Midwest Living Review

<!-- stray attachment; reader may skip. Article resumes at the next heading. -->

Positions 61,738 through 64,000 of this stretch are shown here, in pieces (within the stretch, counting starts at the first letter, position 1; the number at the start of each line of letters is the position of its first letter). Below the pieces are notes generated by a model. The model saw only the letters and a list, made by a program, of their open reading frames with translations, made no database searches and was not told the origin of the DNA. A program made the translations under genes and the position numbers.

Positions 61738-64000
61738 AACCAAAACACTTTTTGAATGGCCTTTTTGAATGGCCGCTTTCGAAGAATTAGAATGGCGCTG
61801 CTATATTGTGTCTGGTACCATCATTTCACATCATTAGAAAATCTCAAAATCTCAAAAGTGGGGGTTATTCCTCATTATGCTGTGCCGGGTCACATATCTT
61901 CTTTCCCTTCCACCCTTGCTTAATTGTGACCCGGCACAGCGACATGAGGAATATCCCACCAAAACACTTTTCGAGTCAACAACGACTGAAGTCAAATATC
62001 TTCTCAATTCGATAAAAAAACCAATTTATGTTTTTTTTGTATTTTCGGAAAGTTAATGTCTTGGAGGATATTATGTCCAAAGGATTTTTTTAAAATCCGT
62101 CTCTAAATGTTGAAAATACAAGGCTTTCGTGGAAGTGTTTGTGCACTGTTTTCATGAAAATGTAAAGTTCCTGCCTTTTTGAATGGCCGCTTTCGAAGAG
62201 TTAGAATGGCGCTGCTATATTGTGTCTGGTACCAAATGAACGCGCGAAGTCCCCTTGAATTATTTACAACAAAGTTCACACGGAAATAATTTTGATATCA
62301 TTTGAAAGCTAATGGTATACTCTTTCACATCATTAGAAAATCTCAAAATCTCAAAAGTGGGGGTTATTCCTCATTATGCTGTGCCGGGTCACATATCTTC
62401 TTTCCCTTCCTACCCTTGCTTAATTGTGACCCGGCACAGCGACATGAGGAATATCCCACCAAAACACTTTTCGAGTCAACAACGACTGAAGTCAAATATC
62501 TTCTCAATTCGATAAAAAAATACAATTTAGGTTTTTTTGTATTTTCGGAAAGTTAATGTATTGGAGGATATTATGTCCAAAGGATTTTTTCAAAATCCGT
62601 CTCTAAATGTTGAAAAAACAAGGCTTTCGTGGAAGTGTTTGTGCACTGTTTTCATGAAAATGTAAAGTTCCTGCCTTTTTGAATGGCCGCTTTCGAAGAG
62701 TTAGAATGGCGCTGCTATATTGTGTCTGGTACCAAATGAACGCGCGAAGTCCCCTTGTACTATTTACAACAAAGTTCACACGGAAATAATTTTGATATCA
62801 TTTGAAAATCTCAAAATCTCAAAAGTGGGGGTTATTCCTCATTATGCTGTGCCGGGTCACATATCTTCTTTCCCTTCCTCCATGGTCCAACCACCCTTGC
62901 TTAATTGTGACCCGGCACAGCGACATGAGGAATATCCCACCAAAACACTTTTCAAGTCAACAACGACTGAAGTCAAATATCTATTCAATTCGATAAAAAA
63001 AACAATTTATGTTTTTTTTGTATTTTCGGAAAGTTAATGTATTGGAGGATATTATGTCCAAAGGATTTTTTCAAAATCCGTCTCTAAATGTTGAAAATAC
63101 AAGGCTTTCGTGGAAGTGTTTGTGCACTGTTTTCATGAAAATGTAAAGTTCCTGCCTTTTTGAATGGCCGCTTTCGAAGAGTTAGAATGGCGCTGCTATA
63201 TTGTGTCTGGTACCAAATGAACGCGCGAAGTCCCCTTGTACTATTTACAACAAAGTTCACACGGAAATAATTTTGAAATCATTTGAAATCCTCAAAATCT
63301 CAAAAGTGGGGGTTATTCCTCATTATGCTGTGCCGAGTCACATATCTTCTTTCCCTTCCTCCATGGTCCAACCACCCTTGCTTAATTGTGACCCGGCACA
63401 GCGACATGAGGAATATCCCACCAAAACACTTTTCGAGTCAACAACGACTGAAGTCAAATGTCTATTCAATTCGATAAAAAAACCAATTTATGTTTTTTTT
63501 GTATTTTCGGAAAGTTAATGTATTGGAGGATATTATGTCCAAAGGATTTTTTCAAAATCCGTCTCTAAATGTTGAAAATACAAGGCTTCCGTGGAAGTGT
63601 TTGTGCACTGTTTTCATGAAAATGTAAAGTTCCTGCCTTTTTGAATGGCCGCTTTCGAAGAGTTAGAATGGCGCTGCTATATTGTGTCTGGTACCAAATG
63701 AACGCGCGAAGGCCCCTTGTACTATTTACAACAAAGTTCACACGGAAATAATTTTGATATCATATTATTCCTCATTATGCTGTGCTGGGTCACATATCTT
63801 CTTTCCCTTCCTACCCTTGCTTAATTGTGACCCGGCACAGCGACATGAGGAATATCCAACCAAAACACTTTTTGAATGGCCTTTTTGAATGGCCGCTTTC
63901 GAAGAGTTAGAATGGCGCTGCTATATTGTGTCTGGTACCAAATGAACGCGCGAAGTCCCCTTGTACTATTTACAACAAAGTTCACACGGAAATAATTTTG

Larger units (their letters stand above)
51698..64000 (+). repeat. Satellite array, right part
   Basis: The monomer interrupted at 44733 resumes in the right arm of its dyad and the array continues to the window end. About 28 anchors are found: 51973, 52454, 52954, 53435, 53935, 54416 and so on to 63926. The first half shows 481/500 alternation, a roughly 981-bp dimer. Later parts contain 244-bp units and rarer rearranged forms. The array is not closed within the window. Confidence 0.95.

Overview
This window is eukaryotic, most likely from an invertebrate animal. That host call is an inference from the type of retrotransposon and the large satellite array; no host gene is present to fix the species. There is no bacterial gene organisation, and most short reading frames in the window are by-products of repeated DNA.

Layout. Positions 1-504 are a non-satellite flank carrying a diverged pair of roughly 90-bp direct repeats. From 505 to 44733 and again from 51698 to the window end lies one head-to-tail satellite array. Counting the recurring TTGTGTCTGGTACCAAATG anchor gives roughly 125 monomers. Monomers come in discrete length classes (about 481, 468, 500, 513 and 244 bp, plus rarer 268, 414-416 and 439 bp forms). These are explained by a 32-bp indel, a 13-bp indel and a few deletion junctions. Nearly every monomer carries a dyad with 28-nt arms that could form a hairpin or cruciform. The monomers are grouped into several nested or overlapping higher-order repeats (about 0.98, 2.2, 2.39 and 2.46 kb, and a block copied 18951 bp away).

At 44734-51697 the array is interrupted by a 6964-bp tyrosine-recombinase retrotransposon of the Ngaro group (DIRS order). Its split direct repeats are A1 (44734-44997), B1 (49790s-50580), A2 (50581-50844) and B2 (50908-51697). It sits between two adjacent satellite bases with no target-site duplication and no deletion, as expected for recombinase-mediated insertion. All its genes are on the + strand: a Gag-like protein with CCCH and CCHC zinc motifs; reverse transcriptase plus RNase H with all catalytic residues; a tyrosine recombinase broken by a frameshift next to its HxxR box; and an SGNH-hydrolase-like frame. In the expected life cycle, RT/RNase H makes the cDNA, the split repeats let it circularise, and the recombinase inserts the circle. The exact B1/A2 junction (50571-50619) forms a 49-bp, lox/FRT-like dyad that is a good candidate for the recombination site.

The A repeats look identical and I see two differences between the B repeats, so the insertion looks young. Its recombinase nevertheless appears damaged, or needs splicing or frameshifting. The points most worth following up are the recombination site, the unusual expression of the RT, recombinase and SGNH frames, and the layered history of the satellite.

Broad sandy beaches, endless water and dense, fragrant forest. There so very far away from Chicago's urban grind -- not. Just head an hour over the Illinois-Indiana border to Porter County. You'll find this scene at the Indiana Dunes National Lakeshore, encompassing 15,000 acres of protected woods, wetlands and Lake Michigan beach. Because the area is rural with forested winding roads, it's best to stop first at the Dorothy Buelll Memorial Visitors Center on US-20 and State-49. Get a read on water conditions (deadly rip tides can occur on gusty days) and pick up maps marking the free public, pet-friendly beaches (parking is limited). While industrial plants bookend the beaches, the natural beauty overshadows their peripheral presence. Parkland attractions include hiking and biking trails, fishing ponds and historical sites, such as the Bailly-Chellberg 19th-century farm and the Century of Progress Homes, which includes five restored futuristic homes from the 1933 Chicago World's Fair (open to the public one weekend in October; indianalandmarks.org). The highlight hike summits sand dune Mount Baldy, the highest point on Lake Michigan's southern side. Kids run and roll down to the water's edge where beach lovers fly kites, picnic and frolic in the waves. The South Shore electric train, one of the few still operating interurban electric trains in the country, connects downtown Chicago to the pristine area's beach communities (round-trip fares, $14).